Okay, we finally got bit by normal winter weather, albeit a few months later than usual. But because of unusually warm past few weeks, didn’t we have the most glorious flowering New Year’s Day ever?
Now what? Nothin’ is what I’m doing, unless you count doing nothing as something. Nearly every winter gardens suffer sudden hard freezes, and usually survive just fine with just a bit of pruning and neatening later. Remember how the azaleas that we were certain were ruined, still flowered come spring?
And many overlooked perennials, including seriously beautiful winter-flowering Hellebores, a shade-loving perennial often called Lenten rose, do fine no matter how cold it gets here.
Sure, most of the early-blooming pink Japanese magnolias browned out, but I theorize that their too-early blooms are what attract freezes in the first place. We do lose some camellia blossoms just when they start peaking, and normally cold-resistant pansies violas and, well, nearly every winter annual except kale can freeze. A lot of too-early blueberry flowers may be killed, though the shrubs may still make a decent crop.
I took the precaution of huddling exposed potted plants, even the cold hardy kinds, close to the house and piled mulch over the pots to keep roots a bit more protected. Still, an old pot from my grandmother’s garden froze solid and then cracked to pieces as soon as it thawed.
Getting the picture? We all lose stuff in the sudden deep freezes of our normally-mild winters. It’s just that old hands roll with it, accepting the frustration and disappointment as part of gardening’s gambling game. We understand that cold weather is important to temperate zone plants, most of which actually require lots of cold to grow properly (which is why we can’t grow decent lilacs or cherries). My winter-flowering quince, hellebores and mahonia never missed a beat.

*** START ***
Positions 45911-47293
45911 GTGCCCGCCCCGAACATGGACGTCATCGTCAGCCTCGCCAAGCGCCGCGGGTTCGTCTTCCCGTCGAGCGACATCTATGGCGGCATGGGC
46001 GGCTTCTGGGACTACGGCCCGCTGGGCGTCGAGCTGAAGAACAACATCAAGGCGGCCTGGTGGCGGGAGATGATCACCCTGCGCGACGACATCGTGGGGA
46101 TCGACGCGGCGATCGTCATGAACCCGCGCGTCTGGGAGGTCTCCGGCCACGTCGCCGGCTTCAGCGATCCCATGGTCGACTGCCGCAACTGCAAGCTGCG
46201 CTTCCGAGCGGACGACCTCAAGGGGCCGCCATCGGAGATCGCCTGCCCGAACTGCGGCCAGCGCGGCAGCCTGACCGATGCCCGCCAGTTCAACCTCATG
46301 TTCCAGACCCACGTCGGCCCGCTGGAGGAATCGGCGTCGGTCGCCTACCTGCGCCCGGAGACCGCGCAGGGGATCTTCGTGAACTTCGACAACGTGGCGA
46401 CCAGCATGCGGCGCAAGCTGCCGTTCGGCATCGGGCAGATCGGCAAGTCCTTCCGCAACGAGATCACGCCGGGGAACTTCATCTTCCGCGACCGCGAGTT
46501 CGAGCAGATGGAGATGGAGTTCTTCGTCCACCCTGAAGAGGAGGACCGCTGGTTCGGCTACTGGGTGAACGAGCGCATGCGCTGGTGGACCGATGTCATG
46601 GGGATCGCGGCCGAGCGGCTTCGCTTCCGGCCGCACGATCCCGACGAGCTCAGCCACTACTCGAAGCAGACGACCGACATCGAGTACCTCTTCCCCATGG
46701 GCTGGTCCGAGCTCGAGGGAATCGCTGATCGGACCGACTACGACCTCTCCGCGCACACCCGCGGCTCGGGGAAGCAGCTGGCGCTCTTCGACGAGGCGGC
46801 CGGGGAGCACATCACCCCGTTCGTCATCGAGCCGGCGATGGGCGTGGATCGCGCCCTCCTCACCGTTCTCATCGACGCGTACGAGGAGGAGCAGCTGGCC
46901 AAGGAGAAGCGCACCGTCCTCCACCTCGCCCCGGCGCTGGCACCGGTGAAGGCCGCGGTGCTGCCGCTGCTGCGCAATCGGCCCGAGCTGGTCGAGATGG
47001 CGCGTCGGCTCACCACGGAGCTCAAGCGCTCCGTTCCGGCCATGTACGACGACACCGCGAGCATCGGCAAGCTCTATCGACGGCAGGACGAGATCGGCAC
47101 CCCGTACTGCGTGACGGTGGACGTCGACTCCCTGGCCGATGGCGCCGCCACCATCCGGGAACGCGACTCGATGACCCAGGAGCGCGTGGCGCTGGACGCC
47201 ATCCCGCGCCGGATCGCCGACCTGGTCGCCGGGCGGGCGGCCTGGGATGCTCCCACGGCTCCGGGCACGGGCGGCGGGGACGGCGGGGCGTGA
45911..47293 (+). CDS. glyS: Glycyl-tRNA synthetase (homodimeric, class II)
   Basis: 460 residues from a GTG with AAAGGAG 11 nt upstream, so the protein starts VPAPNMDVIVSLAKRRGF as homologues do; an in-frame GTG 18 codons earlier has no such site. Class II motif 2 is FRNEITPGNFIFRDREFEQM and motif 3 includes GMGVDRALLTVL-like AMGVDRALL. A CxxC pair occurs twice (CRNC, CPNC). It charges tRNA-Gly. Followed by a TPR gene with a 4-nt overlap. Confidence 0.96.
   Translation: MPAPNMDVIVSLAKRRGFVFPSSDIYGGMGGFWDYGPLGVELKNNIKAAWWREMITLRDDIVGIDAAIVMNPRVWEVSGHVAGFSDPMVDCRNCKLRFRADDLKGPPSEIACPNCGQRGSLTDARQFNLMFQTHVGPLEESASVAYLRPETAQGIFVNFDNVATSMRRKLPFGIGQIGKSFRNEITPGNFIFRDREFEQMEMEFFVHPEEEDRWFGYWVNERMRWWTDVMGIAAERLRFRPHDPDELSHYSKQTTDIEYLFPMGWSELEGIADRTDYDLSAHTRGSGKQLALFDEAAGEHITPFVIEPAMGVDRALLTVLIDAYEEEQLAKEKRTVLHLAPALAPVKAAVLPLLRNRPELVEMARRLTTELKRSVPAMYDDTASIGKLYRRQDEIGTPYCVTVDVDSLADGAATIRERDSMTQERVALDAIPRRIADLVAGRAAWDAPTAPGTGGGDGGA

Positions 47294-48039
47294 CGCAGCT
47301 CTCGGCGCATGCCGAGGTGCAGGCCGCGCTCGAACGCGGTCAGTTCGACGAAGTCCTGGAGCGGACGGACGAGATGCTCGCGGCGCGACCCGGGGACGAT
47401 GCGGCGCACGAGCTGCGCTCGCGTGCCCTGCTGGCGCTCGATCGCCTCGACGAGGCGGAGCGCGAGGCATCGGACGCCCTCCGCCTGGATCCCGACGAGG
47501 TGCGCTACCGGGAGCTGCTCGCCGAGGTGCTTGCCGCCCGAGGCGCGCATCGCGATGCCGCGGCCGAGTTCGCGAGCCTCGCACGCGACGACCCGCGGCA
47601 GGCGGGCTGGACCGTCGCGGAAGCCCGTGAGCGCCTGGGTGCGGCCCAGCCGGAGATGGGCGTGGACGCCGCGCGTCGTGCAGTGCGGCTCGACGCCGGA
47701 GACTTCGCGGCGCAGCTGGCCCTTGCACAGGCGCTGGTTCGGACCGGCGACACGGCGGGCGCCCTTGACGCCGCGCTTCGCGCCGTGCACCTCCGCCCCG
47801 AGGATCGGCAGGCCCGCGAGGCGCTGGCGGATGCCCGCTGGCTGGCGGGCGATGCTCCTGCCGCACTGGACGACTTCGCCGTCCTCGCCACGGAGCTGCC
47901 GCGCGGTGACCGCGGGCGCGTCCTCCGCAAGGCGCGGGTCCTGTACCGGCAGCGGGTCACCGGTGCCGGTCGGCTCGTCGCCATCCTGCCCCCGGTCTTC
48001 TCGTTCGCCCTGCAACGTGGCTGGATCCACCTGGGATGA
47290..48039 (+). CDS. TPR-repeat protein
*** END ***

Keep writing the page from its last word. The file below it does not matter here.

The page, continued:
I see folks cover plants that can easily tolerate temperatures down into the teens, sometimes causing more damage than good. All I can say to those folks is “You gotta trust them.”
Actually, other than protecting against cold winds, and giving false hope, covering plants in cold weather only helps for a few hours, and then only down to about the mid-20s. But if you do, make sure the covering goes all the way to the ground, to capture the considerable warmth rising from the soil, and uncover when it gets into the 30s, especially when the sun comes out, because overheating from sun shining through clear plastic can steam plants to a worse death than freezing.
For those of you who got clip-happy back in the fall, here’s some outdated information: Professional gardeners all know that roses, hydrangeas, figs, crape myrtles and other summer-blooming shrubs, some of which can take cold down to zero, are best pruned in late January or February. Exposed tips of plants pruned earlier, especially boxwoods and a lot of hedge shrubs, often get damaged with the first hard freeze; you may need to revisit some come next month to remove the browned tips.
Meanwhile, all I do, other than look wistfully out the window, is make sure my plants are well-watered before a hard freeze because while ice will only get so cold, below-freezing air temperatures can cause damage to dry roots and stems. And I pile warmth-holding, insulating leaves and bark mulch underneath (pine straw looks good but too loose to be good insulation), and sharpen and oil my pruning shears and loppers to neaten up the aftermath.
Who needed roses in January anyway? Winter color is what glass bottle trees and birdhouses are for!
Felder Rushing is a Mississippi author, columnist, and host of the “Gestalt Gardener” on MPB Think Radio. Email gardening questions to [email protected]